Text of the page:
2021 Dodge Durango SRT 392 review: A big, comfy, 475-hp couch
In theory, there isn’t much that it actually is new in the Detroit-built Dodge Durango. Barring a slight facelift inside and out, the second update in the third generation of this SUV, the 2021 model is the continuation of what has been launched since 2011.
The 6.4-liter Hemi V8 bearing the 392 designation is been in Chargers and Challengers since 2015. Yet by combining the two, Dodge has created its own unique beast, one that offers fast, family-friendly features. Plus, some recent quality of life updates make this three-row SUV surprisingly complete and very convincing.
- Driving force without effort
- Lots of long-range comfort
- Excellent cab technology
I do not like
- Touchy gas pedal
- Absolute thirst machine
- It needs more standard security technology
The shape of the Durango should be familiar enough, given its age. But for model year 2021, there are some new aesthetic tricks up this model’s sleeve. The headlights are a bit more aggressive thanks to a rejiggering and the SRT 392 picks up a chin spoiler for a slightly sportier arrangement. Whether you go for the standard V6 from the Durango or something a little spicier, this SUV looks big and rugged, its proportions not too far off the sturdy Charger sedan.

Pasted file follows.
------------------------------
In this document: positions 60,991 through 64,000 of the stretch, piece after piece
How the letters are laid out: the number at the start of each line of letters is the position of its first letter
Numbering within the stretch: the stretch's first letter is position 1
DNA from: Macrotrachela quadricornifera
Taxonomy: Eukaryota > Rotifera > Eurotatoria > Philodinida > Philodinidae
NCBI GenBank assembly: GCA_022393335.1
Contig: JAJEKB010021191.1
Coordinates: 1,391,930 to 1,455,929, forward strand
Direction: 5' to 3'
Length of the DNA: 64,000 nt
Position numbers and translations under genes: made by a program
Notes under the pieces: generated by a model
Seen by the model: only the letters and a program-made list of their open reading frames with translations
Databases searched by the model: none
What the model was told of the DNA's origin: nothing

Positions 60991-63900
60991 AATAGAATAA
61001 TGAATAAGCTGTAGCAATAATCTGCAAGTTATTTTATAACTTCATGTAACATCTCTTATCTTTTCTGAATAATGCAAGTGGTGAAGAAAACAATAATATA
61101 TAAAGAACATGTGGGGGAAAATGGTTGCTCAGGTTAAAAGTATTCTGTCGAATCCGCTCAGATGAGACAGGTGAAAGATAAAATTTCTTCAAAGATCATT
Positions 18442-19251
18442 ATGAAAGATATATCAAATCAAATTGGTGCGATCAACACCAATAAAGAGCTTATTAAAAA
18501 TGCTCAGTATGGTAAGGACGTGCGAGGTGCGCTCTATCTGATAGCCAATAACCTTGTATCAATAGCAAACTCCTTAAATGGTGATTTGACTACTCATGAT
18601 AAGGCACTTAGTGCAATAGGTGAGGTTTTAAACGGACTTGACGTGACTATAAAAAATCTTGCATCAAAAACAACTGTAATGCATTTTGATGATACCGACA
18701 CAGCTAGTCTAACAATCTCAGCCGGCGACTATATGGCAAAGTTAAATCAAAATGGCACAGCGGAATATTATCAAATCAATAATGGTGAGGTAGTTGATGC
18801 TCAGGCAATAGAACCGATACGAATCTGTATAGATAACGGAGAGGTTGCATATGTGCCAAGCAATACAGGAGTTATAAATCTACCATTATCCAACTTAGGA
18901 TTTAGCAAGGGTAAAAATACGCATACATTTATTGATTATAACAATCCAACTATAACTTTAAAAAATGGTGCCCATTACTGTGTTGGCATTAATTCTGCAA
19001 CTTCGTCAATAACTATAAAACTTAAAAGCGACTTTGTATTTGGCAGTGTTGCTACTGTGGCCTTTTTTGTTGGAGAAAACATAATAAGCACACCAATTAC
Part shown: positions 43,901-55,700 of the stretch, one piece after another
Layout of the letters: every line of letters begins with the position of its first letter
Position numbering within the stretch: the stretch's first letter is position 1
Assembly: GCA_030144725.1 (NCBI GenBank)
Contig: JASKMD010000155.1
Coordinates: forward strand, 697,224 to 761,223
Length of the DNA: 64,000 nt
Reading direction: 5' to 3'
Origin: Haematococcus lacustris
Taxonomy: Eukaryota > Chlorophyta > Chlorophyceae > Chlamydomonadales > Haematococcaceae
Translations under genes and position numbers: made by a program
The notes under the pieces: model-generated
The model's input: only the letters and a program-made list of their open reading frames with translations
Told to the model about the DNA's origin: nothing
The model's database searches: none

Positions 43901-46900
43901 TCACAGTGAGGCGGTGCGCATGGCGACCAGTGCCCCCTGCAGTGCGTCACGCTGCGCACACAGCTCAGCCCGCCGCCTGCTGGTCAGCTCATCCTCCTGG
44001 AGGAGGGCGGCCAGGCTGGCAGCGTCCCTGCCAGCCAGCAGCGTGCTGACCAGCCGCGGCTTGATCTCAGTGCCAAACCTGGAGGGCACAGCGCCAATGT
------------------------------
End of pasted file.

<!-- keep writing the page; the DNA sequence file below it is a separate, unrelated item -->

2021 also graced the Dodge Durango with a sharp new interior. Most of its older bits have disappeared, with a new dashboard that better complements its infotainment screen. While full climate functionality is built into the display, I really appreciate the full set of physical buttons just below the screen, which provide easy access to HVAC settings, as well as heated seats and steering wheel. My tester feels just a little fancier thanks to the comfortable Laguna leather seats ($ 1,595) and the Premium Interior Group package ($ 2,495), which adds a suede upholstery, more elaborate materials on the dashboard, and some interior accents in carbon with an attractive appearance. The revised center console is also fantastic, with more space for a wireless device charger, a well-sized compartment under the armrest, and four USB ports (two USB-A, two USB-C).
The waistline is a bit high, so the Durango 2021 can occasionally feel a bit constricting visually, but there’s actually plenty of room inside. Sitting in the second-row captain’s chairs, I don’t miss head or leg room, and the $ 595 second-row console option adds some nice comforts including illuminated cup holders and an extra USB charging port, plus to the standard supplied torque. If two rows aren’t enough, a quick lift of a side handle overrides the center row forward, giving you access to a third row that’s surprisingly roomy for a 6-foot tall adult, even with a slightly raised floor. That optional console has a reverse hinge that allows returning occupants to access what’s inside, which is a suitably clever touch. Regardless of the row, each seat is comfortable enough to absorb many, many miles.